Saturday, December 4, 2010

I Have A Plan And It Has Six Steps

It's a vague plan, but I have one! And so I present my six-steps plan to fix my mess!

1. Take a deep breath
Whenever I think of how much work I have ahead (it doesn't help that I have two drafts), I hear a little panicked voice yell that I won't make it, that there is too much to do. There's no. I can do this. I just need to take my time and work hard.

If I could find the time to write 65k over four days, I will find the time to straighten my story.

2. Figure out what I want to keep
I keep talking about a mess, but the truth is that  there's a lot of good things buried in it. I have to take the time and list what I want to keep for the next version - Margo's blankets, in short. I need to know what about these two stories really hooked me, and what can still fit in.

The rest can die in a fire.

3. Take another deep breath
Because, well, the hardest part is just coming!

4. Figure out how to fill the holes
 All this cleaning up is bound to leave a lot of questions. How do I fix X plothole? What can replace Character Y? How do I start/end the story instead of Z?  These are the big questions. It's one thing to throw everything away and another to find how to replace it.

Will it be any better? It seems obvious for the solutions I thought of on the spot during NaNoWriMo, but some of what I'll throw to the winds has been around for a year now. That is harder, but I have scrapped first ideas before. I can do it again.

All I need is to go back to Steps 1 and 3 a few times.

5. Do a complete outline
The two novels that came out the best during my first draft had a complete and detailed outline, from beginning to end. Yes, the scenes themselves changed. Some were added and others removed, but the general structure worked, and it stood strong despite the craziness of NaNoWriMo. I'm a plotter. I work best with outlines. This time they won't be half-completed when I start.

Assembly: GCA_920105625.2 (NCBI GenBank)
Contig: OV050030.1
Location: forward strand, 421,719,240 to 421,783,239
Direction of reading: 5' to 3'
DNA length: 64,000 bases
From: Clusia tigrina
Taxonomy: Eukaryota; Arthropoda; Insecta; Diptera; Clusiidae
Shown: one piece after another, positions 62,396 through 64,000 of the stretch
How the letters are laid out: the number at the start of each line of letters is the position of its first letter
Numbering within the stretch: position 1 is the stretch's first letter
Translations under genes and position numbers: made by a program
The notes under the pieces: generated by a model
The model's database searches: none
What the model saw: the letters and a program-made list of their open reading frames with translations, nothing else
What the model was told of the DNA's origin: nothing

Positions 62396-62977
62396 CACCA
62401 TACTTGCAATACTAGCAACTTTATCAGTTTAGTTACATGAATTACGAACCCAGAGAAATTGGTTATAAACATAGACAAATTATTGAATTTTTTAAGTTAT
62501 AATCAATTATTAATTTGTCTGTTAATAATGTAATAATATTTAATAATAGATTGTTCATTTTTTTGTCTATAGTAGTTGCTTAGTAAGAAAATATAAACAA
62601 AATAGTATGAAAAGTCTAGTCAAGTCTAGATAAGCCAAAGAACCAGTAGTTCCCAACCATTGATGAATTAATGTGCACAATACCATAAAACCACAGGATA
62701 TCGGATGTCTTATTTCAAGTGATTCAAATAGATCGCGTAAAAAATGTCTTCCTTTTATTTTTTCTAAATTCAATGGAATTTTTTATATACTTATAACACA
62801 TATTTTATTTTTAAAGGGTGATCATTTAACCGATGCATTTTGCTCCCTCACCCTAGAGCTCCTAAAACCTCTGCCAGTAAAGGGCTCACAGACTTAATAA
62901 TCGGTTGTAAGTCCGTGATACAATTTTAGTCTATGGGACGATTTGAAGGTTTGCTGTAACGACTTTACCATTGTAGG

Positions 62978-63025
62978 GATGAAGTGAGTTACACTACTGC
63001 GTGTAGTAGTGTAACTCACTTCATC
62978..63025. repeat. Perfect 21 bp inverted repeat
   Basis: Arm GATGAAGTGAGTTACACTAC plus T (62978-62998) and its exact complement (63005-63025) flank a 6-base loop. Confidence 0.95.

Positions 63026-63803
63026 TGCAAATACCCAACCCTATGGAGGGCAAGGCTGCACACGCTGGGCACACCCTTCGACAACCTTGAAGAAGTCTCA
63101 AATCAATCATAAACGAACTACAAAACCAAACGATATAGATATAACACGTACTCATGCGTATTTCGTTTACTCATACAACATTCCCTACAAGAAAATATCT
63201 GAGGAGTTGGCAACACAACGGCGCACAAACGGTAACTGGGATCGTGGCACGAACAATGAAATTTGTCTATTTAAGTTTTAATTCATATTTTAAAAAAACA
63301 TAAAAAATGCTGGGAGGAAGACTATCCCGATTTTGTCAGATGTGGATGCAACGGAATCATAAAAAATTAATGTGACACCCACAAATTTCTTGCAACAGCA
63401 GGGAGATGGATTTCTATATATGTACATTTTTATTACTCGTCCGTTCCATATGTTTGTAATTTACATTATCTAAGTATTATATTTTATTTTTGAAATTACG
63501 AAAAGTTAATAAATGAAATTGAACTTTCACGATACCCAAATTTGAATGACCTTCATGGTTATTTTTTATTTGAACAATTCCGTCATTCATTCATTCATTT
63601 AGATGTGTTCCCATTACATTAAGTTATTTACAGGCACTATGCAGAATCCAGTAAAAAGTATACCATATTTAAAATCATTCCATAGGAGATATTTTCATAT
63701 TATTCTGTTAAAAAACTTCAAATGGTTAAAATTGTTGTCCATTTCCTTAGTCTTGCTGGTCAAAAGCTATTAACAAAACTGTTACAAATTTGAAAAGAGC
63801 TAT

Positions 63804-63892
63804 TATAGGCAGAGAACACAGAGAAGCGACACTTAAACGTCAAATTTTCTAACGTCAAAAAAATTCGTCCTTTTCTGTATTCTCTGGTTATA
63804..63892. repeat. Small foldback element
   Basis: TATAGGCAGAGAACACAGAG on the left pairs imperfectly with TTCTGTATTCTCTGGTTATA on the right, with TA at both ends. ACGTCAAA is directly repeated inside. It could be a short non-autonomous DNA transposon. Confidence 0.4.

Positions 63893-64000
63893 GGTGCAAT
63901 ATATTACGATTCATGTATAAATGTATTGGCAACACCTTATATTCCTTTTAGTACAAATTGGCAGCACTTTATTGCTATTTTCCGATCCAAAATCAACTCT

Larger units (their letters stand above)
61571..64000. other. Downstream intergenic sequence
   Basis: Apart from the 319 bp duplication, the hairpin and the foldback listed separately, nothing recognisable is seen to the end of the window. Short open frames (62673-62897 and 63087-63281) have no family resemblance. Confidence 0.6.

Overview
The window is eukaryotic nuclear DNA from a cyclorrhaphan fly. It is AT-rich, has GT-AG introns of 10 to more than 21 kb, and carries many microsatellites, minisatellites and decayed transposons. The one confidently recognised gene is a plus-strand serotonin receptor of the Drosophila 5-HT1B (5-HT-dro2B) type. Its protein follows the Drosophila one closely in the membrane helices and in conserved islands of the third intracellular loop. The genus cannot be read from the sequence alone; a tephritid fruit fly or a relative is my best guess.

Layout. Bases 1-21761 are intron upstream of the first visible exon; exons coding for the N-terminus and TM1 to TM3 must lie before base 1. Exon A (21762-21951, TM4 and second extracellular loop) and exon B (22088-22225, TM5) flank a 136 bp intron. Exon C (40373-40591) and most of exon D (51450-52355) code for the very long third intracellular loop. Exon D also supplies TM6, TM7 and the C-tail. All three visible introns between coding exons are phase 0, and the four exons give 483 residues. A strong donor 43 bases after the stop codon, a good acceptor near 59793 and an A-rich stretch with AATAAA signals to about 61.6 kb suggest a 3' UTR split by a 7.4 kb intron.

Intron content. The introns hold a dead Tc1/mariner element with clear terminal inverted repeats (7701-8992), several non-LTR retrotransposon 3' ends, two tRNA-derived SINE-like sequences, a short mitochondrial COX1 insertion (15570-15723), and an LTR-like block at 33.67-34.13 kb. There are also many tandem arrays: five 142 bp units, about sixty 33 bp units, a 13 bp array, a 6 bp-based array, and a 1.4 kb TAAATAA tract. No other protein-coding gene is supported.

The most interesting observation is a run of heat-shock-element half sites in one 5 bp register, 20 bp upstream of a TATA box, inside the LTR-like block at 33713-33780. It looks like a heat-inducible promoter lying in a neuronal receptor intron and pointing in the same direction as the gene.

6. Start writing
Only when I feel ready for it, and not at the same velocity. I know I will end up hitting a 40-50k /month rate, because that is how I normally work, but this time I won't do word sprints. There's a difference between advancing fast because you're in the right beat and advancing fast because you have to. You only need to read the end of White Echoes to tell. I was fast (surprisingly so), but the story still flows a lot better than during the first part because I knew where it was going.

So, yes. Writing, with a little bit of Steps 1 and 3 for every time I feel like I'm going in circles with this project.


  1. Wow, you came up with that fast. Good plan of attack!

  2. I'm all for the flexible outline, Claudie. And do avoid the forced marches. They do nothing but wear you down.

    Good luck!

  3. Margo: Yeah, I had to come up with this one fast, because I was starting to obsess over my lack of direction rather than study. Now I know where I'm going, at least, even if I can't start working on it for another 1-2 weeks. It's reassuring.

    Hillary: I do think forced marches can get you through a rough patch, at times, and I'm not sure I would've fixed White Echoes' ending without the NaNoWriMo drive.

    I've taken all the juice I could from the experience, though. Now's the time to take a break, breathe, and take a more careful jab at my WiPs